Use Screen Sharing

Skype’s screen-sharing feature allows you to share your desktop with a Skype contact. You can use this feature to quickly troubleshoot someone’s PC without making them install additional remote access software. Or, you can us this feature to give a presentation and or show anything else remotely. You could also choose to share a single window instead of your entire desktop, giving yourself some privacy.

While on a Skype call, just click the + button and select Share screens. You could also just click the + button and select Share screens to initiate screen-sharing while not already on a call.

RELATED: The Best Tools to Easily Perform Remote Tech Support

Bear in mind that, unlike traditional remote-access software, there’s no way to give someone else control over your screen. You’d have to walk the other person through any changes you make to their computer if you were acting as remote tech support via Skype screen-sharing.

Master Text-Based Chat Commands

If you’re a geek, there’s a good chance you’ve used IRC before. IRC offers a wide variety of chat features that are available as text-based commands, and Skype offers many comparable features.

In a Skype chat room, you can use the /add command to add a Skype user to the chat, use the /topic command to set a topic for that chat room, use the /setpassword command to set a password for that chat room, use the /setrole command to assign permissions to users in the chat, use the /kick command to kick a user from the chat, or use the /kickban command to kick a user and ban them from rejoining.

These are just a few of the chat commands Skype offers — check the What are chat commands and roles? page on the Skype website for a comprehensive list. You could also just use the /help command from within Skype to access a list of chat commands, although you’ll only see the full list if you’re in a chat room with more than two people.

Easily Send a File to Multiple People

While you’re in a Skype chat with multiple people, you can easily send a file to them all by dragging and dropping the file into the chat room or conference call. Skype will give a copy of the file to everyone, allowing you to quickly share files without the hassle of sending them as an email attachment, sharing them via Dropbox, or even using Skype’s Send File feature to send it to them one at a time.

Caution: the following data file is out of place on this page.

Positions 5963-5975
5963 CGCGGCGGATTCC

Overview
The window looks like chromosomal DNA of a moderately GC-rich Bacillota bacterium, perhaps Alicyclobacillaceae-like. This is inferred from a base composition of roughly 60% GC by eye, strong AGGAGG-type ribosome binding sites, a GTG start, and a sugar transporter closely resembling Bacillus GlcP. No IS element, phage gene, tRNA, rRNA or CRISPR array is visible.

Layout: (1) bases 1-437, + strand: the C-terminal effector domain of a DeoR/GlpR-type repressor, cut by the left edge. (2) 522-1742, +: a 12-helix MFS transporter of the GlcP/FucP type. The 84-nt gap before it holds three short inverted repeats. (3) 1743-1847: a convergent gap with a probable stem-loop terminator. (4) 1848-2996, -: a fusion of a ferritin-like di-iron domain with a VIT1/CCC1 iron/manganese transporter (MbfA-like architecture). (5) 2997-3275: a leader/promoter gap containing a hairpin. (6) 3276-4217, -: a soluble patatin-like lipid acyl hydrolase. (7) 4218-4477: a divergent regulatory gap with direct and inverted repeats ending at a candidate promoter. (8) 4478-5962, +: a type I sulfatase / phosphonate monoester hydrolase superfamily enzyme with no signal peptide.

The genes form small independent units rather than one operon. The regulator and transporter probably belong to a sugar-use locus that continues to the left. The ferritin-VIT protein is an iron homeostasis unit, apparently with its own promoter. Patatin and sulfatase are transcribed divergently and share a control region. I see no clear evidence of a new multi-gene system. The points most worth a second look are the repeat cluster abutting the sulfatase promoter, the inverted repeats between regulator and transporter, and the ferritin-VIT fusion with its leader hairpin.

You could also create a group in your contacts, and then right-click the group and select Send File to send a file to every contact in that group at once. It’s an easy way to distribute files to several people at once.

Skype may have become popular because it offered dead-simple voice and video calls over the Internet that “Just Worked” without any firewall configuration, but it’s more than a basic program. It offers quite a few power-user features that geeks will appreciate.

Profile Photo for Chris Hoffman Chris Hoffman
Chris Hoffman is Editor-in-Chief of How-To Geek. He's written about technology for over a decade and was a PCWorld columnist for two years. Chris has written for The New York Times and Reader's Digest, been interviewed as a technology expert on TV stations like Miami's NBC 6, and had his work covered by news outlets like the BBC. Since 2011, Chris has written over 2,000 articles that have been read more than one billion times---and that's just here at How-To Geek.
Read Full Bio »